5 things that harm your landing page
They are not as obvious as you might think.
A landing page or landing page is a popular but rather specific type of site. I often wonder why it is so difficult to find a well-made landing page these days? It would seem that we, as designers, site owners and users, know enough about design (compared to what we were 10 years ago), but there is one simple thing that everyone seems to forget about:
The main purpose of a landing page is to sell a product or idea. No more, no less.
We have to design landing pages with a very strict list of goals in mind. This is not a beauty or creativity contest. The page should be distinctive, but not overloaded. The message should convey the essence and be understandable. The overall visual style must match the characteristics of the product. It also needs to be attractive to the target audience. The shopping process itself should be as fast, easy and enjoyable as possible.
Below I will present the most common landing page problems.
1. Thoughtlessly following trends
If I were asked to name one thing that harms the product design industry the most, I would choose pointless use of trends™.
While I have nothing against the trends themselves, the worst thing a designer or product owner can do is copy all of the currently popular visual trends.
Your landing page is about selling a product, not getting thousands of likes from other designers. Fresh example: Using 3D illustrations doesn t necessarily guarantee big sales. It may even turn out the other way around.
- It is wrong to add a popular trend just to be like the rest – you will easily get lost in the crowd of clones.
- The look of your landing page should be determined by your target audience, not what s hot on Dribbble right now.
- Think about the characteristics of your product. What style, colors and looks will suit him best? Maybe a real hand holding a real phone matches your product better than a chubby cartoon 3D model?
2. Too much text
No matter how good your product is or how much you want to tell the world about it, there is one thing to remember:
Most people are not very fond of reading.
This is why you need to be able to describe the idea or main benefit of your product in one sentence. You need to grab the user s attention and interest in the first few seconds of the session.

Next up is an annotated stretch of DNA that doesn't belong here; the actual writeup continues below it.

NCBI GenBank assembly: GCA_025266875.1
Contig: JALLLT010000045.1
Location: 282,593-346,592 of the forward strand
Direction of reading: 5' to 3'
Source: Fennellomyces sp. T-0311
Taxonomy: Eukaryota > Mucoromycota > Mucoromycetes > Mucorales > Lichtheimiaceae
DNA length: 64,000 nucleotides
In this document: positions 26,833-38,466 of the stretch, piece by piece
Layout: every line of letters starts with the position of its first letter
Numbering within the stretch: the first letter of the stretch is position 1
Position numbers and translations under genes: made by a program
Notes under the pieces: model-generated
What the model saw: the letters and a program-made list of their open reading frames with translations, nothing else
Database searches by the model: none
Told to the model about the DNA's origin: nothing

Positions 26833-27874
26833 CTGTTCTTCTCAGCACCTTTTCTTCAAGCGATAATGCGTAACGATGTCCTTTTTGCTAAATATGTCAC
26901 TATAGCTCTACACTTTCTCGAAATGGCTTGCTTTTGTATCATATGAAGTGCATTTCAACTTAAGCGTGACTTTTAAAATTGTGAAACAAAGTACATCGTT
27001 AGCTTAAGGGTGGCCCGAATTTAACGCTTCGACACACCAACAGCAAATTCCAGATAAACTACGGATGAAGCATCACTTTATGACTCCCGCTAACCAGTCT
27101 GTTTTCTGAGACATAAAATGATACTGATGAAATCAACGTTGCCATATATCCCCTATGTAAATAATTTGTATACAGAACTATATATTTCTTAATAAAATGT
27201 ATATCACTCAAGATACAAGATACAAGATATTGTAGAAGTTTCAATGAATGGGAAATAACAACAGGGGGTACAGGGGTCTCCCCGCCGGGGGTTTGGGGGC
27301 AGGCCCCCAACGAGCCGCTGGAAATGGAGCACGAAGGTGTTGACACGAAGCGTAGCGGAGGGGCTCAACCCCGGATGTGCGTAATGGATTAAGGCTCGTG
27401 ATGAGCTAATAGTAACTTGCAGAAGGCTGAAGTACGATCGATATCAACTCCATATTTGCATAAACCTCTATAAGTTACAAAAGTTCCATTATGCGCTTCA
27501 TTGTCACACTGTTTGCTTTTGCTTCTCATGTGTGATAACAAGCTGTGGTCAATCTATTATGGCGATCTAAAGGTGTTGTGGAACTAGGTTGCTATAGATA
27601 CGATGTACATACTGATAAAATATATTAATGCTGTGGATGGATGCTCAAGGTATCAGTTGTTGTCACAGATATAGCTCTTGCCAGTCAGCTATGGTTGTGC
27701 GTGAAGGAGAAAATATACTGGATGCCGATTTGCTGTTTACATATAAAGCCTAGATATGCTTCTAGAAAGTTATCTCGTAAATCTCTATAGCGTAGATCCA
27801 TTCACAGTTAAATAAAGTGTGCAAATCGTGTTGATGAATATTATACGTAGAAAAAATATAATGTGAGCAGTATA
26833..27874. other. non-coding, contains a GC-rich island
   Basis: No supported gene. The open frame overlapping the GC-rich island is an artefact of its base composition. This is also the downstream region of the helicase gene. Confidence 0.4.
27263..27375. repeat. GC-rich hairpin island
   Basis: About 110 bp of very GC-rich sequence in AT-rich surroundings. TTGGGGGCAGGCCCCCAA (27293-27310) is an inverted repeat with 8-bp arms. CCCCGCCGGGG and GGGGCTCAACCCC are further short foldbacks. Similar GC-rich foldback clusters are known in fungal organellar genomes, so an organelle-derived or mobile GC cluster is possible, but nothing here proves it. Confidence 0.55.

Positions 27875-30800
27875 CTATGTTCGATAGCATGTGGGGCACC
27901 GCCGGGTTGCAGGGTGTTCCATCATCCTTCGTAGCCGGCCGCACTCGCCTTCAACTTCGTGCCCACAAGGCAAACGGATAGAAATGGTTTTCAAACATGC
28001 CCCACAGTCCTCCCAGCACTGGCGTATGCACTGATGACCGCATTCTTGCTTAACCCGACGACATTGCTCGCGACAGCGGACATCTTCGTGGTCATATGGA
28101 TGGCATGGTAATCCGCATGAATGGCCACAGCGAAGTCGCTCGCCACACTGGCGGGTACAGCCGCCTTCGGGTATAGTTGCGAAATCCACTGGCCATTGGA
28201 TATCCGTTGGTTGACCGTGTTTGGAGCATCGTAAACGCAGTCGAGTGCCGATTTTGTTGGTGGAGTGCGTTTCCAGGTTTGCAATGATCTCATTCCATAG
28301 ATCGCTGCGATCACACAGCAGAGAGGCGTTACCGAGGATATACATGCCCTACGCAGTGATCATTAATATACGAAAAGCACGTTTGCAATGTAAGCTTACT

The person visiting your page is likely to scroll through the content rather than going through every paragraph, and is more likely to leave the page if there is too much text.
- Try to convey the most important things in short, clear sentences, rather than writing long paragraphs. Divide long pieces of text (like testimonials) in half.
- Make sure the overall proportion of text and images on your landing page is at least 50:50. Text must be accompanied by images or data visualization, otherwise it will seem too boring and heavy.
3. An abundance of calls to action
The popular “less is more” rule also applies to calls to action.
Contrary to popular belief, placing 15 calls to action in a row or repeating them under each section of your landing page will not necessarily result in a higher conversion rate. This will most likely annoy your visitors.
- The more often an element is repeated, the less attention it gets. People tend to ignore things that are devoid of individuality.
- Instead of placing 15 call-to-action buttons on the landing page, think of one button pinned to the top of the page as the user scrolls down. This way, the call to action is always visible and easily accessible, but not overly aggressive.
One of the basic rules that I follow:
Don t try to reinvent the wheel. If something works great, why complicate it?
Therefore, I absolutely do not like landing pages with non-standard navigation. Users are so used to scrolling down the page that it has become part of our nature. We scroll because this behavior became intuitive for us.
So it surprises me when, after entering the page, I automatically try to scroll down, but nothing happens. Instead of focusing on the product, I spend time figuring out how navigation works. Is it horizontal scrolling? Do I have to click on any link for the content to appear? Or do I just have to wait?
- Scrolling down is the best way to navigate your landing page. Don t change this UX pattern in order to make your site more creative or personal. It s not worth it.
- People are used to scrolling down the page and do it automatically when they hit it – don t disrupt this natural user flow.
5. Refusal from custom tests
Unless you re running custom tests, you don t really know if the landing page is working properly (an indicator could be low sales).
The peculiarity of the landing page is that it constantly requires the attention of the owner.
Sometimes a small change in the color or text of a call to action works wonders and can have a huge impact on conversions.
Do you need a group of UX experts for this? Not really. Anyone can install a simple tool called Hotjar and see how users interact with the website. An experienced designer with some knowledge and experience in the field of usability can analyze the metrics and identify problem patterns. This is incredibly helpful and helps you draw the right conclusions, leading to increased sales and overall visitor satisfaction.
Remember that a newly launched website is just the beginning – the work doesn t end there. Make sure your landing page captures the spirit of your product, has personality, grabs attention immediately, and is convenient for your visitors. Use tools to monitor user behavior and constantly adapt your site to suit their needs!